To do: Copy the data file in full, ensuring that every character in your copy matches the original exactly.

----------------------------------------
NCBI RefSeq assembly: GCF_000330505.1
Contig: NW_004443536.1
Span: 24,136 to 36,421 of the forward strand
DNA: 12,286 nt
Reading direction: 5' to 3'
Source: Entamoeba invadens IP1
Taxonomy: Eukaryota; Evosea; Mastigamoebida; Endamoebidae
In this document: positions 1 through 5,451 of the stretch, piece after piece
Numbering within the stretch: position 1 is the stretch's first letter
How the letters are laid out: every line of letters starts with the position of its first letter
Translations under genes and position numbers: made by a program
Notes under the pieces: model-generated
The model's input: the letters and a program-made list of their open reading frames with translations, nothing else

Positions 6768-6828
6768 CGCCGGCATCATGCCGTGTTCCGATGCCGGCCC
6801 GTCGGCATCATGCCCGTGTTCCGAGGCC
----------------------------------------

NCBI RefSeq assembly: GCF_000330505.1
Contig: NW_004443536.1
Span: 24,136 to 36,421 of the forward strand
DNA: 12,286 nt
Reading direction: 5' to 3'
Source: Entamoeba invadens IP1
Taxonomy: Eukaryota; Evosea; Mastigamoebida; Endamoebidae
In this document: positions 1 through 5,451 of the stretch, piece after piece
Numbering within the stretch: position 1 is the stretch's first letter
How the letters are laid out: every line of letters starts with the position of its first letter
Translations under genes and position numbers: made by a program
Notes under the pieces: model-generated
The model's input: the letters and a program-made list of their open reading frames with translations, nothing else

Positions 6768-6828
6768 CGCCGGCATCATGCCGTGTTCCGATGCCGGCCC
6801 GTCGGCATCATGCCCGTGTTCCGAGGCC